Editorial Notes

[Editorial Notes] Jurisdictional conflict in the running of Delhi

The 69th Constitutional Amendment Act, 1991, added Article 239AA to the constitution by which the UT of Delhi is called the National Capital Territory of Delhi.
By IASToppers
August 20, 2020


  • Introduction
  • Lieutenant Governor of Delhi
  • Discretion of LG in Delhi
  • Government of NCT of Delhi vs. Union of India (2018)
  • Delhi riot cases
  • Conclusion

Jurisdictional conflict in the running of Delhi

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The long-standing power tussle between the Lieutenant Governor’s office and Delhi government is a common observance in the National Capital. Articles 239AA and 239AB establish a democratic and representative form of government for NCT of Delhi, but there have been repeated jurisdictional conflicts between the two.

Lieutenant Governor of Delhi:

  • The First Schedule of the Constitution of India grants Delhi the status of a Union Territory.
  • It is administered by the President, through an Administrator to be appointed by him (under Article 239).
  • The 69th Constitutional Amendment Act, 1991, added Article 239AA to the constitution by which the UT of Delhi is called the National Capital Territory of Delhi and the Administrator thereof appointed under Article 239 is designated as the Lieutenant Governor. (Article 239AA).
  • The LG is the head of a UT and representative of the Union Government.
  • The LG, like the Governor, acts a titular head of the UT, but, the powers of an LG are wider than that of a Governor.
  • The Delhi government exercises no power in the domain of land, law, and police and the LG has complete discretion to decide upon any of these matters.

Discretion of LG in Delhi:

  • The LG shall act in his discretion in a matter which falls outside the purview of the powers conferred on the Legislative Assembly but in respect of which powers or functions are entrusted or delegated to him by the President.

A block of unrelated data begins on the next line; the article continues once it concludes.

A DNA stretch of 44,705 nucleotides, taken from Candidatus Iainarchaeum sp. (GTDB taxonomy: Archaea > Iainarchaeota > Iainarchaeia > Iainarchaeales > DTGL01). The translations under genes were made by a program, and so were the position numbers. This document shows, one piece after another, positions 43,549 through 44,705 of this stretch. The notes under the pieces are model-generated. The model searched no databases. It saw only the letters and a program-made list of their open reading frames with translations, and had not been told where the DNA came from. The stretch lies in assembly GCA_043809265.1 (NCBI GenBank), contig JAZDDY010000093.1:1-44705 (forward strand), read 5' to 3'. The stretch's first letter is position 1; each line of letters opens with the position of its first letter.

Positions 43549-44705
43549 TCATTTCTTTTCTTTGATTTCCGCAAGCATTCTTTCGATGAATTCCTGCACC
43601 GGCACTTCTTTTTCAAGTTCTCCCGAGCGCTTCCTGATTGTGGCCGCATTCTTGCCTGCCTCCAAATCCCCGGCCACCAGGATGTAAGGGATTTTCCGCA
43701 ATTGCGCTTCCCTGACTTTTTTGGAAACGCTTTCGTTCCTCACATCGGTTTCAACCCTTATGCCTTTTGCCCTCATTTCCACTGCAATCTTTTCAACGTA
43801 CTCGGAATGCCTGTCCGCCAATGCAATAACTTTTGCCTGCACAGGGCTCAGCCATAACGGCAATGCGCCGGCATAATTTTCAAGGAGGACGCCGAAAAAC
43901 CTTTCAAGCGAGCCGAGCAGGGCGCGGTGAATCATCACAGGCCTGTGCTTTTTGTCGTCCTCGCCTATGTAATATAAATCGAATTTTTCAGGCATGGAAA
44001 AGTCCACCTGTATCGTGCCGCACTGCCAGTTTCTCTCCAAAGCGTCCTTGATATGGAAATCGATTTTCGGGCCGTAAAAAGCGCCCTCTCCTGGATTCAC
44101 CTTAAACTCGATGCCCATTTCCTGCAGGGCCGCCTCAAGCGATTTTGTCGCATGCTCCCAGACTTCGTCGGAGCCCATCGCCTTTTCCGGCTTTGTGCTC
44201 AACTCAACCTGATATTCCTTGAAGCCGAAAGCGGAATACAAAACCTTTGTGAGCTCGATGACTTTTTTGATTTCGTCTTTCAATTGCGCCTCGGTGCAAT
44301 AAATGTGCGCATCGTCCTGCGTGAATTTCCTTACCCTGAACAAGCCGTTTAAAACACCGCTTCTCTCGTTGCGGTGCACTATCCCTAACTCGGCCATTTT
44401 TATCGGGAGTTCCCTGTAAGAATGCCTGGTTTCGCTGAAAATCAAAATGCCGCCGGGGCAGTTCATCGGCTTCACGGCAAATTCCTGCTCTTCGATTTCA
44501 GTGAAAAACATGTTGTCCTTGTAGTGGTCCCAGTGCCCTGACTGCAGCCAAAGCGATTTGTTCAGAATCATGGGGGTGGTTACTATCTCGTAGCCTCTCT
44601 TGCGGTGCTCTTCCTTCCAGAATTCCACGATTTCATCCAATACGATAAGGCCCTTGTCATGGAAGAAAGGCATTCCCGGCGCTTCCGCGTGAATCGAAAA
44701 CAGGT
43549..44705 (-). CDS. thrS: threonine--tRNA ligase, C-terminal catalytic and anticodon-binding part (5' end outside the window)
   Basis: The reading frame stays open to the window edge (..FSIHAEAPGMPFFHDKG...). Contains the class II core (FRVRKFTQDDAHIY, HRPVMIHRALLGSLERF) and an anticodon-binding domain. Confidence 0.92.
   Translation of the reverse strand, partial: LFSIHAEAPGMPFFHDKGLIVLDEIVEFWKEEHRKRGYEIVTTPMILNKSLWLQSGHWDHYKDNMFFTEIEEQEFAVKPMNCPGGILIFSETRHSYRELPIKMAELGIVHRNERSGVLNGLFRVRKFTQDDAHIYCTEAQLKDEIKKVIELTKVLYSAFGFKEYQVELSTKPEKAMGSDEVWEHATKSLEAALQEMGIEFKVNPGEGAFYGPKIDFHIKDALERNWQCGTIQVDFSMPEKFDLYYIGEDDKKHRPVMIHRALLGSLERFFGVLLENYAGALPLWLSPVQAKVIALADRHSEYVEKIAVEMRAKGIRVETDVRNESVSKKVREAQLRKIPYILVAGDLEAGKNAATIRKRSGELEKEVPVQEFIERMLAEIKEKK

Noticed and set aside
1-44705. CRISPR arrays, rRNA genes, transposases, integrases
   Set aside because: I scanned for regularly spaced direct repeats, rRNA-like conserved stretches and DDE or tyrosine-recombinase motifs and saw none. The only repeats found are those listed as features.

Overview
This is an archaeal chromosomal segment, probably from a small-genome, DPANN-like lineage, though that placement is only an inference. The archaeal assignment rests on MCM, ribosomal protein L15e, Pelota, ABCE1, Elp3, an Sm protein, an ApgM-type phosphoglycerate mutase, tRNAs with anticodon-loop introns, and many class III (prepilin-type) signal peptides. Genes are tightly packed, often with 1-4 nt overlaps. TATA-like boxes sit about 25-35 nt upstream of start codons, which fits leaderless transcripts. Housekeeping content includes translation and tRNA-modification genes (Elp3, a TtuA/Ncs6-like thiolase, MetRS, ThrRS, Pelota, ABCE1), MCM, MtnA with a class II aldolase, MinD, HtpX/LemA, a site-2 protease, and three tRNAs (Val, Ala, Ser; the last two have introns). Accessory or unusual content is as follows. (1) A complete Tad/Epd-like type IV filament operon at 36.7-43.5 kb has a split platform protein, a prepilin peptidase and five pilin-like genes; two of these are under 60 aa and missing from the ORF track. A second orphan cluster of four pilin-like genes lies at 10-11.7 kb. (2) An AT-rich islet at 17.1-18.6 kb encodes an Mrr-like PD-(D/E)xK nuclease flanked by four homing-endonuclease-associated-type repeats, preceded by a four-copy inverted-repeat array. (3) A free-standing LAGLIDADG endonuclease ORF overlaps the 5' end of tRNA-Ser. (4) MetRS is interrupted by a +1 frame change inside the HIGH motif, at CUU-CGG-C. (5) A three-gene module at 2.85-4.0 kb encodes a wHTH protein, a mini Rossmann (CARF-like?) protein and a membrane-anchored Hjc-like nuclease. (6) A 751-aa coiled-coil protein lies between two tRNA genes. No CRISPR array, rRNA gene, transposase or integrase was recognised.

• If the LG is under any law required to act in his discretion, his decision on that case will be final.
  • The LG exercises his authority with the help of Police Commissioner of Delhi and Vice Chairperson, Delhi Development Authority (DDA) who have their independent administrative setups.
  • LG is Ex-Officio Chairman of DDA, he exercises his executive functions through Appellate Authority under various Acts/Rules/Regulations as applicable in Delhi.
  • In the case of difference of opinion between the LG and his Ministers on any matter, the Lt. Governor can refer it to the President for decision and act according to the decision given on that by the President.
  • Under President’s Rule, the LG becomes full-fledged executive head of the government. He then has the power to appoint a group of advisors which will act as Council of ministers.
  • The time duration of the President’s rule in the UT is also subject to the discretion of the LG.

Government of NCT of Delhi vs. Union of India (2018):

  • The landmark majority judgement of SC in 2018 ruled that Delhi’s LG doesn’t have independent decision-making powers.
  • The Delhi government can legislate on all issues but not on three which include land, and law and order.
  • The court ruled that LG can’t act as an obstructionist i.e. he (or she) shouldn’t act mechanically, and stall the Council of Ministers’ decisions.
  • He can refer differences of opinion to the President only in exceptional matters, and not as a general rule.
  • LG needs to work harmoniously with the Council of Ministers and an attempt should be made to settle differences of opinion with discussions.
  • All decisions taken by the Council of Ministers should be communicated to the LG, but this doesn’t mean his concurrence is required.

Delhi riot cases:

  • There is a new tussle between the duo over the issue of appointment of prosecutors for conducting the Delhi riot cases in the High Court.
  • As per the High Court and the Supreme Court, the appointment of prosecutors is exclusively within the purview of the State government.
  • But the LG referred it under proviso to Article 239AA (4) to the President stating that there is a difference of opinion between him and the government over this matter.
  • The LG appointed all the prosecutors whose names were submitted by the Delhi Police and thus the State government’s list was rejected.
  • This clearly points to the fault lines which still exist in the power equations in the capital’s administrative structure.


It can be concluded that the Council of Ministers as representatives of the people and the Lt. Governor as the nominee of the President are required to function in harmony within the Constitutional parameters. The Lt. Governor should not emerge as an adversary having a hostile attitude towards the Council of Ministers of Delhi; rather, he should act as a facilitator. This is what is required for collaborative federalism, constitutional balance and the concept of constitutional governance.

Mains 2020 Editorial Notes

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